The Shocking Secret About Professional Pot Dealers

A budtender at Bud Med in Denver gives a customer advice on the first day of legal recreational sales in Colorado Photograph by Joe Amom/The Denver Post via Getty Images

David Brooks has a much-discussed, mostly maligned column in today’s New York Times bemoaning the legalization of marijuana in Colorado and Washington, two states that, he argues, “are effectively encouraging drug use.” Brooks is more concerned with the societal costs being wrought on the type of stoned, affluent teenagers he confesses to have been than the much steeper price paid by millions of poor, nonviolent offenders under the old system. But Brooks isn’t interested in policy here. He’s wringing his hands about the legions of feckless stoners he imagines legalization will produce.

As a former Coloradan—from Boulder, no less!—it is my grim duty to have to break it to Brooks that Colorado is already overrun by feckless stoners. Most are lovely people. They’re also a small minority of users. And they’re not the ones driving the push for legalization. The people who are driving the push are generally the sort of people who, in any other context, Brooks would approve of and might even celebrate with a thoughtful little riff in his column.

A few years ago, curious about the rapidly advancing push for legalization, I persuaded my then-employer, the Atlantic, to let me enroll in a new pot-growing trade school in Oakland and write about the experience. It was illuminating in ways I hadn’t imagined. I’ll admit that my assumption about the type of people I was going to encounter tracked pretty closely with what Brooks imagines such people to be like. But as I wrote in the piece, these budding marijuana dealers (sorry, couldn’t help myself) were nothing of the sort:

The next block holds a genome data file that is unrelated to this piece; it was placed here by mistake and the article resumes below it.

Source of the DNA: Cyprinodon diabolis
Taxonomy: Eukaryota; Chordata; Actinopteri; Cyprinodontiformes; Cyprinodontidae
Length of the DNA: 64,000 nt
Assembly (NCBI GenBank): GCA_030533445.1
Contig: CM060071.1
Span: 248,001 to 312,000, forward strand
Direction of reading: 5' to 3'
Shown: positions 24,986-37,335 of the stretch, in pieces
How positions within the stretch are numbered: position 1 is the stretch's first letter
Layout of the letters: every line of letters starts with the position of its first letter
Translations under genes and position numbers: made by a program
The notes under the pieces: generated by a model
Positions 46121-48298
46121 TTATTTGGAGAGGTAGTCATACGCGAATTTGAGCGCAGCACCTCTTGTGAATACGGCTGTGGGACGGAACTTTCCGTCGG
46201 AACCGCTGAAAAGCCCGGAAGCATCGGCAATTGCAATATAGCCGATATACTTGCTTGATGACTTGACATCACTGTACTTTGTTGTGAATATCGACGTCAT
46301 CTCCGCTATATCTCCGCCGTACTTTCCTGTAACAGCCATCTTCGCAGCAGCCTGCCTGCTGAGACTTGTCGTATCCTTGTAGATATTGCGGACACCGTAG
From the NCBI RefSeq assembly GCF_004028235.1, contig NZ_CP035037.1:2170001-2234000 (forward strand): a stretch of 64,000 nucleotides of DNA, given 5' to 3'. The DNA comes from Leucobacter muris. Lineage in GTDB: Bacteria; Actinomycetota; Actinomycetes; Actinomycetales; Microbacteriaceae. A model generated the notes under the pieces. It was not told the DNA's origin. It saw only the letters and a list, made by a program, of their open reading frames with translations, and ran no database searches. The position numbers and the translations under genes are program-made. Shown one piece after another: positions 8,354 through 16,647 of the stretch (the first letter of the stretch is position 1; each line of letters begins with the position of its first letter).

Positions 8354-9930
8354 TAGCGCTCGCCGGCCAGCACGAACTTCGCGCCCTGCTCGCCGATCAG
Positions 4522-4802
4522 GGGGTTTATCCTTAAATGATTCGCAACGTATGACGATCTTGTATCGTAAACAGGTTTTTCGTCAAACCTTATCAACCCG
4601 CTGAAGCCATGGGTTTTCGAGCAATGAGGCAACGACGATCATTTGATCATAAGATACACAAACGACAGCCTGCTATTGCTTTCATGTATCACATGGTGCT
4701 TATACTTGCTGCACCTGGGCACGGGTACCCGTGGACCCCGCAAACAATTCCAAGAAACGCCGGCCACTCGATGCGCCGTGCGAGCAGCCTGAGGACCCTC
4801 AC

“The vibe at Oaksterdam was friendly, but without quite encouraging intermingling. I struck up a conversation with the guy behind me. Balding and bearded, with a ponytail and a tie-dyed shirt, he looked to be about 60 and introduced himself simply as “Hawkeye.” Hawkeye had ambitions to be a large-scale commercial grower—not strictly legal, although I did not sense concern. Yet he was the only cliché-worthy specimen I encountered at pot school. My 30 or so classmates encompassed every age, gender, and ethnicity; paid careful attention; and asked pointed, intelligent questions. Save for perhaps a slight overrepresentation of piercings and tattoos, nothing indicated an unusual field of study. The atmosphere of purposeful endeavor was like what you might find at a night-school business class of aspiring franchisees.”

In other words, what I encountered at pot school was a polyglot tableau of earnest, entrepreneurial, civic-minded young capitalists of the sort Brooks routinely celebrates and whose members were themselves, I suspect, already on the path to becoming loyal David Brooks readers, with their moderate-Republican concerns about government regulation, red tape, and generally being good citizens and neighbors.

So suck it up, David—get out from behind the keyboard and go meet some of these people. You’ll have more in common than you think.

    Before it's here, it's on the Bloomberg Terminal.